Yang said that while China needed to be prepared for different outcomes, its “dual suspension” approach – which calls for the US and South Korea to suspend their joint military drills in exchange for North Korea suspending its weapons program – was still the right way to go.

“If we step back from the goal of denuclearization now, it would be a failure of the will of our nation.” 

“If the international community allows North Korea to develop nuclear weapons it is a collective failure … More importantly, it is a huge threat to China’s national security. Therefore, on this issue, China has no room for compromise.”

“Developing nuclear weapons won’t guarantee North Korea’s security, and will only make things worse,” Yang said. He also judged that if Kim wanted to maintain his regime, he would eventually have to move money away from developing weapons and channel it into the economy.
A third loss of face to China is that its client, North Korea, has refused to accept the Chinese proposal for stabilizing the situation – the suspension-for-suspension proposal. Even worse, the former client – North Korea-- now poses a threat to China’s national security. 

Chinese leaders cannot compromise on denuclearization because it would signify a failure of will at a time when China is asserting its global leadership role. That would be the ultimate loss of face and prestige. 

The Chinese leaders would be disinclined to change their proposal in any case because of the successful precedent in which patience and steadiness achieved the removal of US nuclear weapons after 33 years. They know that patience will succeed again, given enough time and if war can be avoided.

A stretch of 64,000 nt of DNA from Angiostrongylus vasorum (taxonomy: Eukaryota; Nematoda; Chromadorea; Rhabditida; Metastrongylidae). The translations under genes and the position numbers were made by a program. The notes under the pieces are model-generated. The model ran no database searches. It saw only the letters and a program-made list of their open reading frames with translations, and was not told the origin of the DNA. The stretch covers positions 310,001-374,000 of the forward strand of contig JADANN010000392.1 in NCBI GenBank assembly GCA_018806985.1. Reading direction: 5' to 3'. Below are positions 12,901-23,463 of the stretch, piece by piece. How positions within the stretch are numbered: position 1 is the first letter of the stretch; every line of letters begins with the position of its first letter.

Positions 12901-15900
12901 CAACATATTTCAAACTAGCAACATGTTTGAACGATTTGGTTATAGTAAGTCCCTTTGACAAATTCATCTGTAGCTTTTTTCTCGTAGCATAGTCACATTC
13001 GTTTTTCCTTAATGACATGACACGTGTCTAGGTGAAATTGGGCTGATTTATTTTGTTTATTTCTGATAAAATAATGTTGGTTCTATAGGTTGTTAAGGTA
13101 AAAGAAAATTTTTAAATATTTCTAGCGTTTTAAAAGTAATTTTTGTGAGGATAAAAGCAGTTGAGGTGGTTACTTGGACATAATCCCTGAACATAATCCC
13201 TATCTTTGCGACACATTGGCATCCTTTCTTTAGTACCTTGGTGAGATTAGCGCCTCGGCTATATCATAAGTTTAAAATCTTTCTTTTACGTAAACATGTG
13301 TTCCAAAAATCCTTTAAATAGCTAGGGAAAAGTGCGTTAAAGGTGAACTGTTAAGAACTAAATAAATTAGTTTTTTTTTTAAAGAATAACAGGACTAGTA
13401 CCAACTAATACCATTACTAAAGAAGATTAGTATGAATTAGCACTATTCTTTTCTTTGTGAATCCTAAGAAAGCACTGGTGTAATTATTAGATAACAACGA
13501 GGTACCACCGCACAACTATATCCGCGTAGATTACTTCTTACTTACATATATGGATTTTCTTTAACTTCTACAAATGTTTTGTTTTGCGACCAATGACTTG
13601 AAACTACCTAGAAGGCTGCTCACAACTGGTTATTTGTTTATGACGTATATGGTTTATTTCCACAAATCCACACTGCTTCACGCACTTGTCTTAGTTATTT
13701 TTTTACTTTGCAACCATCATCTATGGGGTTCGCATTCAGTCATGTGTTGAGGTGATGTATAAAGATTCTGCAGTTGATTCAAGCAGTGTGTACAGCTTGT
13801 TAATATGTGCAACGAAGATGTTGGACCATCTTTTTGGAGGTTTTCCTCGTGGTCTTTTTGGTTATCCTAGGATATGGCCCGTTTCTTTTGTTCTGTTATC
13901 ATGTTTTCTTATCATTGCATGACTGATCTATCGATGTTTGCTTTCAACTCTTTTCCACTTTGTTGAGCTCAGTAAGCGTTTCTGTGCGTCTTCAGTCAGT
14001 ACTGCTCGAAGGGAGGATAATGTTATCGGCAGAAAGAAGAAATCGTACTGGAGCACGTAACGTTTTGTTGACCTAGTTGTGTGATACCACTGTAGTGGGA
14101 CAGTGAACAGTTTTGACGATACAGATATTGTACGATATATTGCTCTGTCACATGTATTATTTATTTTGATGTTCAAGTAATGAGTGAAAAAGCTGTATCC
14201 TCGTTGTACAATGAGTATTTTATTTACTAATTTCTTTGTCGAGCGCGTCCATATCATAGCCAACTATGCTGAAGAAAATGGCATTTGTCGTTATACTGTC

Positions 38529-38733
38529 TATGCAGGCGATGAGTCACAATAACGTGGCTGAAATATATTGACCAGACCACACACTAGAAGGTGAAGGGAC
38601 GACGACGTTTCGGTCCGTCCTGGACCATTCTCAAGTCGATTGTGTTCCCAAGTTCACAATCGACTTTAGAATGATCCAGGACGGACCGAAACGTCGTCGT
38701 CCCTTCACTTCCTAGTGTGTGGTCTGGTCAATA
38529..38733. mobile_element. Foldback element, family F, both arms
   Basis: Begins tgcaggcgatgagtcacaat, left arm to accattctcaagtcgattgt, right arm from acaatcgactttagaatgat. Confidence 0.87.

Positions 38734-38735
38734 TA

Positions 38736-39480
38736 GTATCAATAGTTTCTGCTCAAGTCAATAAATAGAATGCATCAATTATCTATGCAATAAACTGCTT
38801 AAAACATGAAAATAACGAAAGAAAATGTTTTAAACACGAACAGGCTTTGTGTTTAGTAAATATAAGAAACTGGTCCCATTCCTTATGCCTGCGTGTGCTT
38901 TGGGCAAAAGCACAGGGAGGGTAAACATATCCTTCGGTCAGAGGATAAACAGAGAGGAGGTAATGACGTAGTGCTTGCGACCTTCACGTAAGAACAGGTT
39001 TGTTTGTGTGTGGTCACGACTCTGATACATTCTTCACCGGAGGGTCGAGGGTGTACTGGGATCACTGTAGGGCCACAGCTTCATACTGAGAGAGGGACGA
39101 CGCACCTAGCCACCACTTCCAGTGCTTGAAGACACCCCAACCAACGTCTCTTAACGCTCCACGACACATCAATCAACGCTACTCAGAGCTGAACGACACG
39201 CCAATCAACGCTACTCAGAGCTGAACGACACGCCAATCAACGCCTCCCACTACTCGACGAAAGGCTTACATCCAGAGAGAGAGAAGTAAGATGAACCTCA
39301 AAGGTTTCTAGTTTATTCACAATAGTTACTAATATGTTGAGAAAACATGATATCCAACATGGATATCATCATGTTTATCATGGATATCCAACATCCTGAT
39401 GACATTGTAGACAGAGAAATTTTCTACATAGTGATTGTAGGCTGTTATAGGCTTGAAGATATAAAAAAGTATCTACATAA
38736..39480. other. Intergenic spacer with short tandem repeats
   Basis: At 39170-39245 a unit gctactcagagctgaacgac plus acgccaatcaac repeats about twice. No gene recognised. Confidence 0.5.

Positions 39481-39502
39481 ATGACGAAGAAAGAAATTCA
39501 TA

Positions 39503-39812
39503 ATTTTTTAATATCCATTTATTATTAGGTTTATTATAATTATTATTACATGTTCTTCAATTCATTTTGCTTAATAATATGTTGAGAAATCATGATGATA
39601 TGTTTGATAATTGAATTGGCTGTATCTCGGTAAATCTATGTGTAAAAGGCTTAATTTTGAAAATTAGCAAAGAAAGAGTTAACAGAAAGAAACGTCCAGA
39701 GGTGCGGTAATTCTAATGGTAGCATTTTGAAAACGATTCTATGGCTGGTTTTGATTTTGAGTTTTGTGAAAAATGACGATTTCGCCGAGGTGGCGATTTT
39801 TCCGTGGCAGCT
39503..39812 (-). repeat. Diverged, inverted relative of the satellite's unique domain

Yang’s comment about the need to develop the North Korean economy contains the judgment that the Kim Jong Un regime must change its policies if it wants to survive. Chinese commentators seldom hint at regime survival in this fashion.

The idea of loss of face applies to the US-led alliance, but especially to North Korea. Kim’s dignity will not countenance a backdown. The vice marshals and the generals would likely find a Kim family member to replace him, should he try.

Finally, this is the third important comment on the complexity of the Korean nuclear and missile crisis that provides the public with background information on the issues.  Yang’s comments are part of the psychological preparation for a possible escalation of the Korean crisis.

The Political Spectrum

I've found that while many on this blog may label me a conservative, in White Wolf Mine country, I'm somewhat 'left of center'. 

h/t daily timewaster blog
I characterize myself as a moderate Constitutionalist, with emphasis on the Constitution and the rules established by that document and the Bill of Rights, which further defined the role of government and limited it. 

Being an outsider who used to have California license plates on his vehicles (all are Arizona plates now) puts me at 2.99 strikes against me from the get-go.